Netanyahu Unintentionally Boosts Palestinian Statehood Bid – OpEd


If the assault on Gaza was conceived as a demonstration of a war-making prime minister’s strength as he approaches an election, Benjamin Netanyahu’s drop in the polls already indicates how big a failure Operation Pillar of Cloud quickly became — the damage to Israel’s standing will only continue.

The next big “threat” Israel faces will come in the UN where the Palestinian Authority will shortly press its bid for recognition as a non-member state.

Israel is threatening to punish the Palestinians, but politically, Mahmoud Abbas cannot afford to yet again buckle to Israeli and American pressure and thus Israel’s allies now perceive the collapse of the Palestinian Authority as a more imminent danger than the symbolic move at the UN.

Ma’an reports: The European Parliament on Thursday adopted a statement expressing support for the Palestinian bid for UN recognition as a non-member state next week.

In the aftermath of the Israeli bombardment of Gaza, the parliament agreed a statement stressing “peaceful and non-violent means are the only way to achieve a just and lasting peace between Israelis and Palestinians.”

The parliament said in connection to this goal, it supports the bid championed by leaders in the West Bank, and “considers this an important step in making Palestinian claims more visible, stronger and more effective.”

The resolution called on European Union countries to reach agreement over their position on the bid.

Haaretz reports: U.S. Secretary of State Hillary Clinton warned Prime Minister Benjamin Netanyahu during her talks in Israel this week not to take any extreme actions in response to the Palestinian move in the United Nations for recognition as a non-member state. Clinton said such steps against the Palestinian Authority could bring about its collapse. The Palestinians are planning to ask the United Nations General Assembly to vote on upgrading its status from non-member entity on the symbolic date of November 29.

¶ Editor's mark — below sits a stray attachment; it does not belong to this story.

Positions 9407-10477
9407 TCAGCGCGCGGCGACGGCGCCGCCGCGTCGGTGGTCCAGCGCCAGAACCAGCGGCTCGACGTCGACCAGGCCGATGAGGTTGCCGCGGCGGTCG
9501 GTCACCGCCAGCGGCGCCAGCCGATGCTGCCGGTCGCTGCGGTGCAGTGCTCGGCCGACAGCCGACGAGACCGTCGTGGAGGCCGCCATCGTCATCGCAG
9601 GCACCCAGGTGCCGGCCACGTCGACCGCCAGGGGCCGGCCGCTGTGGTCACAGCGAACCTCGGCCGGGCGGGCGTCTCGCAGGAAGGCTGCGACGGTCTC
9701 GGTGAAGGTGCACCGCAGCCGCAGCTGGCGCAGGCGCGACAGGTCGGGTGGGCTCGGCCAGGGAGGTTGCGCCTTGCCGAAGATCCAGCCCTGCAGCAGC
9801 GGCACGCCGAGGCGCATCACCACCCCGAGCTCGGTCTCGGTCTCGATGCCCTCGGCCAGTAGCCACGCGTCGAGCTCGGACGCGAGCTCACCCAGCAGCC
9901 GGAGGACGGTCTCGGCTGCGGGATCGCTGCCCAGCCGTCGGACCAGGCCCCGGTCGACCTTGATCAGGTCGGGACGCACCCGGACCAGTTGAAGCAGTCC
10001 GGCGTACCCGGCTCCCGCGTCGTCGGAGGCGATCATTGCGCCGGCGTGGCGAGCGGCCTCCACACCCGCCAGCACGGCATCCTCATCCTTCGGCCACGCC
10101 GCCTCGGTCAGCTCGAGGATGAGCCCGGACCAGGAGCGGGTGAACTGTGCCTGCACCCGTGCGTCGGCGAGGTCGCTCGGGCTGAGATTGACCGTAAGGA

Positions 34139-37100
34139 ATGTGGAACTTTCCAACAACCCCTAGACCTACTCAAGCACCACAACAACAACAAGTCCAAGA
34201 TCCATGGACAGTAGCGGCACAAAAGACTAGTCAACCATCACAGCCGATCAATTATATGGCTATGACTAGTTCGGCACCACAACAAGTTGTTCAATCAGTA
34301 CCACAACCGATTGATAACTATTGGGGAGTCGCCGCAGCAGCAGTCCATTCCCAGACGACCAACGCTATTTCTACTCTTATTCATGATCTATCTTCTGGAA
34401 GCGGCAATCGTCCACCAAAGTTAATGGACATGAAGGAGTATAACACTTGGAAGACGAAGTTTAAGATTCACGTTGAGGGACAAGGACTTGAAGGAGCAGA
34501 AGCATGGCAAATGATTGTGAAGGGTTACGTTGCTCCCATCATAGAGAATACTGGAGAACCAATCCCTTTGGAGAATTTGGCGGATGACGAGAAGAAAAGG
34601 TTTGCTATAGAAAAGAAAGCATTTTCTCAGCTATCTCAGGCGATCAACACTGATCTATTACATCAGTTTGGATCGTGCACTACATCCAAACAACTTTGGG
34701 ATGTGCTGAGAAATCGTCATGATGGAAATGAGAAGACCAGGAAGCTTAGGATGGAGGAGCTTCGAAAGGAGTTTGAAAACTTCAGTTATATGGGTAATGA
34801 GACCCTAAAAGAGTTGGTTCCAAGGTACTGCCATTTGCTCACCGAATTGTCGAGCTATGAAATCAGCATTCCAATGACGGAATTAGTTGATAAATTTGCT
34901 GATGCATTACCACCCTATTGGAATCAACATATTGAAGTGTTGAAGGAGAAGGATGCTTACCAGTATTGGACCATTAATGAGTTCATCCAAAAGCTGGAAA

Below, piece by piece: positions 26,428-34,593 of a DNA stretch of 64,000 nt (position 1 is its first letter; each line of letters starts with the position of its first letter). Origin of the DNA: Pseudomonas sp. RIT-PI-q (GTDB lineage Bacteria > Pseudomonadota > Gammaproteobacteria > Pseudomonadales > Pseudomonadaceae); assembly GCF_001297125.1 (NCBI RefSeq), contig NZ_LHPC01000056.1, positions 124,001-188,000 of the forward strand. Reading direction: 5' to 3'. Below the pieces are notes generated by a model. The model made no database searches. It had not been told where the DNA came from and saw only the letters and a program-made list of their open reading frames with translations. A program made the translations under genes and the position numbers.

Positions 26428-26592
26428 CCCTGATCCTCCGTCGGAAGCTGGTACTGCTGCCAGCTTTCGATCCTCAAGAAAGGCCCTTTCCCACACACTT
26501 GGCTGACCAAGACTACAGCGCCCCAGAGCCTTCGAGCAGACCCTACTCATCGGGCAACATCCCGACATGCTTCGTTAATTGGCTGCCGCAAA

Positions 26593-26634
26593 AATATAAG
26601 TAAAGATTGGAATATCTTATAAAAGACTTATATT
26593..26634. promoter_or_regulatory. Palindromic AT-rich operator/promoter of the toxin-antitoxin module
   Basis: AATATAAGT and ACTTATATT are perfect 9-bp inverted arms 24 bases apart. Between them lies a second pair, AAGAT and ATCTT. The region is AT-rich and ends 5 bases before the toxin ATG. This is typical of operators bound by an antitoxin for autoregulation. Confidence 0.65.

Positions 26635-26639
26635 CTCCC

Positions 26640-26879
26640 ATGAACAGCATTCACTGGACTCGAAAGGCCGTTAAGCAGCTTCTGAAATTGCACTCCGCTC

The day after the cease-fire with Hamas took effect, Israel is preparing for the next crisis with the Palestinians, which is scheduled for six days from now. November 29th is the anniversary of the United Nations vote on accepting the Partition Plan in 1947, which led to the founding of the Jewish Sate. It is also the United Nations’ International Day of Solidarity with the Palestinian People.

The Palestinians are expected to have the support of at least 150 of the 193 UN members for their bid. Israel is particularly worried about the upgraded status, since it would allow the Palestinians to also ask for membership in the International Criminal Court in The Hague, and then bring cases against Israel, such as for construction in the settlements. In an attempt to deter Palestinian President Mahmoud Abbas, Israel threatened to respond with various punishments against the PA.

Clinton met with Netanyahu Tuesday night in Jerusalem. Defense Minister Ehud Barak and Foreign Minister Avigdor Lieberman also were present. The focus of the meeting was on the attempts to achieve a cease-fire in Gaza, but the issue of the Palestinian UN proposal was also discussed.

On Wednesday morning Clinton visited Ramallah and met with Abbas. Clinton asked him to reconsider the UN bid, or at least postpone it until after the Israeli elections. But Abbas sounded determined not to put off the UN vote, both in his meeting with Clinton and in a meeting with UN Secretary General Ban Ki-moon a short time later. Abbas told Clinton “the train has already left the station.” Abbas told Ban that if Israel punishes the Palestinians the day after the UN vote, “I will invite Netanyahu to the Muqata in Ramallah and I will give him the keys and go home,” said a Western diplomat.

Paul Woodward - War in Context

Paul Woodward describes himself by nature if not profession, as a bricoleur. A dictionary of obscure words defines a bricoleur as “someone who continually invents his own strategies for comprehending reality.” Woodward has at various times been an editor, designer, software knowledge architect, and Buddhist monk, while living in England, France, India, and for the last twenty years the United States. He currently lives frugally in the Southern Appalachians with his wife, Monica, two cats and a dog Woodward maintains the popular website/blog, War in Context (, which "from its inception, has been an effort to apply critical intelligence in an arena where political judgment has repeatedly been twisted by blind emotions. It presupposes that a world out of balance will inevitably be a world in conflict."

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